Around 98% of businesses in Alberta have fewer than 100 employees. And as all those small business owners know, it can be extremely hard to keep up with all the demands of business ownership.
We spoke to Stacey Mooney, Senior Risk & Business Continuity Analyst at Alberta Central (the central banking facility and trade association for Alberta’s credit unions), to learn about business risk and how small business owners can manage it.
What is risk management?
Just as it sounds, risk management is the process of identifying, assessing and controlling potential threats. Everyone does risk management every day without thinking about it, says Stacey. For example, you drive the speed limit to avoid accidents and you put on your seatbelt to lessen the physical harm if you were to get in an accident. You might have heard the term Enterprise Risk Management, or ERM, which is the same concept applied to an organization.
Risk itself is a broad word that means different things to different people, but from a business perspective you can think of risk as anything that could prevent you from reaching your strategic goal, says Stacey. If you’re more of an example person, here are four basic categories of risk:
- operational risk (people, Information Technology, business processes)
- strategic risk (economic environment, political environment, competitors)
- financial risk (market, pricing, credit)
- hazard risk (natural disaster, legal issues)
ERM helps your business proactively identify potential risks and lessen their effects, but keep in mind that it cannot prevent all risks from occurring. It is also a continual process that must be maintained to be effective.
Do I really need ERM?
We know, resources are tight. The good news is, it can be a team effort and ERM can actually save you money and protect your reputation. There are lots of templates so you can customize it for the size of your organization. If you are small, just start small. Any organization can do it, just make sure your employees are on board as they’ll play an essential role.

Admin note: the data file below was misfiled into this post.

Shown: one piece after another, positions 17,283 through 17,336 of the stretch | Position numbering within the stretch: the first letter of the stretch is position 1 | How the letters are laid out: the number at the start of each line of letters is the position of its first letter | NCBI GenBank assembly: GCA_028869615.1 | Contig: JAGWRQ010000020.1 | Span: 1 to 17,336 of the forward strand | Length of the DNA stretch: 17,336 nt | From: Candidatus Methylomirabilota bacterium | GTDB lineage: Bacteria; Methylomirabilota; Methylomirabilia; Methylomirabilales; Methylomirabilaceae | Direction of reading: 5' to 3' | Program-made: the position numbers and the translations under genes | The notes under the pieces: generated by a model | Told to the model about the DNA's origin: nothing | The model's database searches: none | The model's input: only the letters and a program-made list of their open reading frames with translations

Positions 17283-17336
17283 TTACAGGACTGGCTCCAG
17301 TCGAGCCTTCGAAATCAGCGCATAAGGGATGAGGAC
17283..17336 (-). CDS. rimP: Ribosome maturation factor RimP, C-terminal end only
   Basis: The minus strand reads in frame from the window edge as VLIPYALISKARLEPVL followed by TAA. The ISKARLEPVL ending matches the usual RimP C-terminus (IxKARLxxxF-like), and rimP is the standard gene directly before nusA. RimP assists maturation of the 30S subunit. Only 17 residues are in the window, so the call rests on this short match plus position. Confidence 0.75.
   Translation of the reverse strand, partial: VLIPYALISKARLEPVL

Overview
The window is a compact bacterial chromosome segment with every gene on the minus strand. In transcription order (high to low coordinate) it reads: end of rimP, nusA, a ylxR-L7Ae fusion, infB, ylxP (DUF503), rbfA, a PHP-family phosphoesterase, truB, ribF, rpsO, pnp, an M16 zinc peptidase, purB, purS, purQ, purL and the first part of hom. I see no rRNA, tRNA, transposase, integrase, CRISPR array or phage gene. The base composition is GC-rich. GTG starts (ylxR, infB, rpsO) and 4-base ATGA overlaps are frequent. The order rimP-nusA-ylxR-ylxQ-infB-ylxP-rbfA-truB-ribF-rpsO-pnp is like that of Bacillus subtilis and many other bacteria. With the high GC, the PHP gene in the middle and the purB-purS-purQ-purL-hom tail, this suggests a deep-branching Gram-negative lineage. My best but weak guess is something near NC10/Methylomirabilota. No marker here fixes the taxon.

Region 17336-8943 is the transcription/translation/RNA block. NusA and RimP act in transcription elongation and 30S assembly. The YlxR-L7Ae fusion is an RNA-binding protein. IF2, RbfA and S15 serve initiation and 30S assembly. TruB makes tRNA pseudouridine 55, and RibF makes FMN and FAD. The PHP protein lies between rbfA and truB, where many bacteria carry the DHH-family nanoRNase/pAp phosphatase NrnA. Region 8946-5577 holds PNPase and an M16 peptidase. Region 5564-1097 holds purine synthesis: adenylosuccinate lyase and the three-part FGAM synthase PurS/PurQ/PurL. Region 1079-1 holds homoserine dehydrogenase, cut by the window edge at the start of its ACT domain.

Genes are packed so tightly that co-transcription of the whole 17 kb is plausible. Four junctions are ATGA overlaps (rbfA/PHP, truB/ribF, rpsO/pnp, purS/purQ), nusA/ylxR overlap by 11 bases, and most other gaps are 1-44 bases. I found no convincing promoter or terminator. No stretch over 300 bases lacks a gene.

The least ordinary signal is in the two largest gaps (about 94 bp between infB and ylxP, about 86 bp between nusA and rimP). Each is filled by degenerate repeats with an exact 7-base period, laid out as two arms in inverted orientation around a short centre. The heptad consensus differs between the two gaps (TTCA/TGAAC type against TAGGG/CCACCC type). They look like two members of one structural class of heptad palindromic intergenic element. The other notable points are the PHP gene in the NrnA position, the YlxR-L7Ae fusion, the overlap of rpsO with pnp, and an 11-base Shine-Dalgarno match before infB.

How do I do it?
Choose a framework to help you identify risks. Most organizations follow the COSO or ISO 31000 framework. Talk to employees in different departments to find out where the risks are or review any past losses that could happen again.
After identifying risks, the next major step is assessing them. Think about the likelihood that each risk could happen and then think about the severity of the impact if it were to happen. It can help to chart each risk on a matrix like the image below. For example, if a potential risk is information theft and you haven’t trained your employees on digital security, the probability of a privacy breach may be high. Depending on your business, a digital breach might have an extreme impact to your business.
Next think about what you want to do to limit the identified risks. Sometimes you may decide to avoid them, like not pursuing a new business line if you think the impact may be severe. Sometimes you’ll accept the risk, which you might do with low impact risks that would take too much time and money to mitigate. You could also transfer risk in some cases by purchasing insurance or outsourcing certain activities. And often you’ll modify the risk by introducing training or processes to reduce the likelihood or impact. In our digital security example, you might create a policy about using only company-issued USBs or providing training sessions for employees on how to spot a phishing email.
The one big takeaway
You as a business owner cannot be solely responsible for managing risk, says Stacey (in fact, she said it a number of times). You have to look holistically across departments and get employee buy-in for the program to be successful. Set the tone, communicate and coordinate the program so that all employees understand how they can manage risk. You really need everybody to play a role, Stacey says.
The information in this post is intended to bring awareness of risk management and should not be taken as personalized business advice. If you need personalized advice on risk management, talk to your insurer or an ERM expert. If you need personalized advice on business banking, contact your local credit union here.